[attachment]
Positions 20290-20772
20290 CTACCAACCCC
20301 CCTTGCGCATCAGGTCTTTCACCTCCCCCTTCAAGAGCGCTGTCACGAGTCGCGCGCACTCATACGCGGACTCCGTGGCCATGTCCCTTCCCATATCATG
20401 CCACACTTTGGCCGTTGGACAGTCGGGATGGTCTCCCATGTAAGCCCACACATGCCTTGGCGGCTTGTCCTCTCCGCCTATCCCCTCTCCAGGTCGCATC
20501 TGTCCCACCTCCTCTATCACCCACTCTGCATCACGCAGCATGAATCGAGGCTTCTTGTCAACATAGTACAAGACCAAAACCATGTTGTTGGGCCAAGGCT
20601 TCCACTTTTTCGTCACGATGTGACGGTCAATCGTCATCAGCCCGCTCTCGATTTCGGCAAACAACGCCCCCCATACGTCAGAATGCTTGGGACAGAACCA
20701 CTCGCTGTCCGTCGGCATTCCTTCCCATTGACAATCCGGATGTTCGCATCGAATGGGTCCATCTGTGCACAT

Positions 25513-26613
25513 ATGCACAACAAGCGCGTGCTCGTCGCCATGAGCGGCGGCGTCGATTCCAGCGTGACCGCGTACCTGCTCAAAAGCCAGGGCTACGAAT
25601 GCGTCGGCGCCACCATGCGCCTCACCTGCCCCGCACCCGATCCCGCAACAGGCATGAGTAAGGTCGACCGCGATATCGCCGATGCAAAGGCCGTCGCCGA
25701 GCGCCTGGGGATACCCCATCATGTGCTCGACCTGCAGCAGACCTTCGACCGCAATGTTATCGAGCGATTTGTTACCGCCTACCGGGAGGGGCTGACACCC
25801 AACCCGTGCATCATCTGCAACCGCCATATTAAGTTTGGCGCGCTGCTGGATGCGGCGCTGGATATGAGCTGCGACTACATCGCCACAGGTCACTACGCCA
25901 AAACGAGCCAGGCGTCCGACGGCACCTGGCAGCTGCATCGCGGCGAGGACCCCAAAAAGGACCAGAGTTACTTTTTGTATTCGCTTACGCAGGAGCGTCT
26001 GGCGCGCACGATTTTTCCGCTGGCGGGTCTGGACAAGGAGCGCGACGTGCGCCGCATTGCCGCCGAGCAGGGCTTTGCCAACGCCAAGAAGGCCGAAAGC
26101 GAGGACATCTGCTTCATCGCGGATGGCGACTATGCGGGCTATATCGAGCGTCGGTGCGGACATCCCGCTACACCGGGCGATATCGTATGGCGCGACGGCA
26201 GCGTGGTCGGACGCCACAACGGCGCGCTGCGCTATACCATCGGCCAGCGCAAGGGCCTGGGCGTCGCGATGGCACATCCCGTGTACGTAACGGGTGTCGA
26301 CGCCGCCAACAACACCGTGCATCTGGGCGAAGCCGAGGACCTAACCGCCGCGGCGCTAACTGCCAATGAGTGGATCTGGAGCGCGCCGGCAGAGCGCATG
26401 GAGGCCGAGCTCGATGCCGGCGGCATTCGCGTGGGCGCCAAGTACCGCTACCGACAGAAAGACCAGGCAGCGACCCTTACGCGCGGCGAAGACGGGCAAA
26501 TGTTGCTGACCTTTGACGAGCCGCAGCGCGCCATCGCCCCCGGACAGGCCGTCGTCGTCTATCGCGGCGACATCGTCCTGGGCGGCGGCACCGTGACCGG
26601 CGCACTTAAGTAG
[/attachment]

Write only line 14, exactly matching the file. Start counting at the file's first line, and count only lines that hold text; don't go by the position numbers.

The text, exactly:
26001 GGCGCGCACGATTTTTCCGCTGGCGGGTCTGGACAAGGAGCGCGACGTGCGCCGCATTGCCGCCGAGCAGGGCTTTGCCAACGCCAAGAAGGCCGAAAGC